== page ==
National Healthcare Agreement: P33-Women with at least one antenatal visit in the first trimester of pregnancy, 2010 QS
Identifying and definitional attributes
|Metadata item type:||Quality Statement|
|Indicators linked to this Quality statement:|
|Quality statement summary:|
The Australian Institute of Health and Welfare (AIHW) has calculated this indicator. Data included in the NPDC are collected as part of a National Minimum Data Set and were supplied by state and territory health authorities to the National Perinatal Statistics Unit (NPSU), a collaborating unit of the AIHW. The state and territory health authorities receive these data from patient administrative and clinical records. This information is usually collected by midwives or other birth attendants. States and territories use these data for service planning, monitoring and internal and public reporting.
The AIHW is an independent statutory authority within the Health and Ageing portfolio, which is accountable to the Parliament of Australia through the Minister. For further information see the AIHW website.
States and territories supplied these data under the terms of the National Health Information Agreement (see link)
Data specifications for the Perinatal NMDS are documented in the AIHW online metadata repository, METeOR, (see link)
|Timeliness:||The reference period for the data is 2007.|
The AIHW provides a variety of products that draw upon the NPDC. Published products available on the AIHW website are:
Ad hoc data are also available on request (charges apply to recover costs).
Data for this indicator are published biennially in the Aboriginal and Torres Strait Islander Health Performance Framework report and the Overcoming Indigenous Disadvantage report (although minor differences may arise due to small variations in the definition of ‘first trimester’).
Supporting information on the use and quality of the NPDC are published annually in Australia’s mothers and babies (Chapter 1), available in hard copy or on the AIHW website. Comprehensive information on the quality of Perinatal NMDS elements are published in Perinatal National Minimum Data Set compliance evaluation 2001 to 2005. Readers are advised to read caveat information to ensure appropriate interpretation of the performance indicator. More detailed information on the quality of Indigenous data that might affect interpretation of the indicator was published in Indigenous mothers and their babies, Australia 2001-2004 (Chapter 1 & Chapter 5).
Proportions of records missing antenatal care information are very different in New South Wales (4.9%) and South Australia (34.9%). With this level of missing data proportions calculated using all residents will reflect differential rates of missing data. Reporting for this indicator has therefore been restricted to records with completed information. Caution must be used interpreting data from jurisdictions with a high proportion of records missing data. The first visits for women missing may be distributed differently to those whose data have been reported.
Once nationally consistent data items on antenatal care are added to the Perinatal NMDS, metadata information for this indicator will be published in the AIHW’s online metadata repository, METeOR, and the National Health Data Dictionary.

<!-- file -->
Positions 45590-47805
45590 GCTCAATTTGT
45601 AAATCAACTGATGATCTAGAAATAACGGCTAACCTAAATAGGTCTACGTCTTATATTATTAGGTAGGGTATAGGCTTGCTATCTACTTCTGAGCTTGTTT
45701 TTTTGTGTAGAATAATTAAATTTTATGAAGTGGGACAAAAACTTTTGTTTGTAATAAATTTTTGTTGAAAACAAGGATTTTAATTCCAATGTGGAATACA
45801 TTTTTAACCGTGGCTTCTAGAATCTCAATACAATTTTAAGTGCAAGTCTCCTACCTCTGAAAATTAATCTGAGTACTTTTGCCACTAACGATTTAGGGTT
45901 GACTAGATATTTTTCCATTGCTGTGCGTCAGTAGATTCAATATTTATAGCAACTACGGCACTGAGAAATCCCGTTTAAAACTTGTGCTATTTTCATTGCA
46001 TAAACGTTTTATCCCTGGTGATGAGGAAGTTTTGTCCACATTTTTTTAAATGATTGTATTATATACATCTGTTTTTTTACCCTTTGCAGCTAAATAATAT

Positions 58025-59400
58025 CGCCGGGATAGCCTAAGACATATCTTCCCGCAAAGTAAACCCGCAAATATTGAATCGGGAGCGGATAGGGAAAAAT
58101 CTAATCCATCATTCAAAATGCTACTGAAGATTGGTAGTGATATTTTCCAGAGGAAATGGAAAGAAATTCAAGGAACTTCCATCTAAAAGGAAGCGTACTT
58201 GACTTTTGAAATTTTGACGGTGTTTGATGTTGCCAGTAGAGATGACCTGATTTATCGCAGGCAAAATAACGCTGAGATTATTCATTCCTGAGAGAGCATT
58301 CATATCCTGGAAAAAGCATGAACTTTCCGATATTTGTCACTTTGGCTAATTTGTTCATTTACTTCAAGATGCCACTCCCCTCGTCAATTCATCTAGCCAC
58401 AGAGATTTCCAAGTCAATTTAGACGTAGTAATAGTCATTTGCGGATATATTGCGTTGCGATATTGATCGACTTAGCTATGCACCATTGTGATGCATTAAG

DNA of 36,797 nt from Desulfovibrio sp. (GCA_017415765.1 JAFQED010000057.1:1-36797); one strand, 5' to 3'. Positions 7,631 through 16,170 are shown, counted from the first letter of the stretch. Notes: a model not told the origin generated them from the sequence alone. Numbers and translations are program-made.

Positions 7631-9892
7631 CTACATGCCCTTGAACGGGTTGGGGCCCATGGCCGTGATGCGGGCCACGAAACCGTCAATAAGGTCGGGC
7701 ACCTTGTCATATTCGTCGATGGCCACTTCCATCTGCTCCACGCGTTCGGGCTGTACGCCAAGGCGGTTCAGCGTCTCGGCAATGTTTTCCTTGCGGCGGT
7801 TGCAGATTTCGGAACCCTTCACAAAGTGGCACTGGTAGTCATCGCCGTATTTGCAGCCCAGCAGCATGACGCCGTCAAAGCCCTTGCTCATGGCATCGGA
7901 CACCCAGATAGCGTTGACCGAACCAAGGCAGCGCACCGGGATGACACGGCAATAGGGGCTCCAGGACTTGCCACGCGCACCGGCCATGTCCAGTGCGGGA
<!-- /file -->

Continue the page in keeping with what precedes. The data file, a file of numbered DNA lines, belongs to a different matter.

The NPDC comprises data items as specified in the Perinatal NMDS plus additional items collected by the states and territories. The purpose of the Perinatal NMDS is to collect information at birth for monitoring pregnancy, childbirth and the neonatal period for both the mother and baby(s).
The Perinatal NMDS is a specification for data collected on all births in Australia in hospitals, birth centres and the community. It includes information for all live births and stillbirths of at least 400 grams birthweight or at least 20 weeks gestation. It includes data items relating to the mother, including demographic characteristics and factors relating to the pregnancy, labour and birth; and data items relating to the baby, including birth status (live or stillbirth), sex, gestational age at birth, birth weight, Apgar score and neonatal length of stay.
Although the NPDC provides all relevant data elements of interest for this indicator, this is not included in the NMDS and data are not available for all states and territories. Data reported for 2007 on number of women who gave birth who attended at least one antenatal visit in the first trimester are for New South Wales, South Australia and the Northern Territory only. Although data on gestation at first antenatal visit are also collected in the Australian Capital Territory, they were not considered of sufficient quality to publish. Totals reported for this indicator can not be generalised to Australia.
Information collected on antenatal care differs among the jurisdictions. No formal national assessment has been undertaken to assess these. Comparisons between states and territories should therefore be interpreted with caution.
Each jurisdiction has a unique perinatal form for collecting data. There are minor differences in the format of the Indigenous status question but all are compliant with the NMDS item on Indigenous status of mother.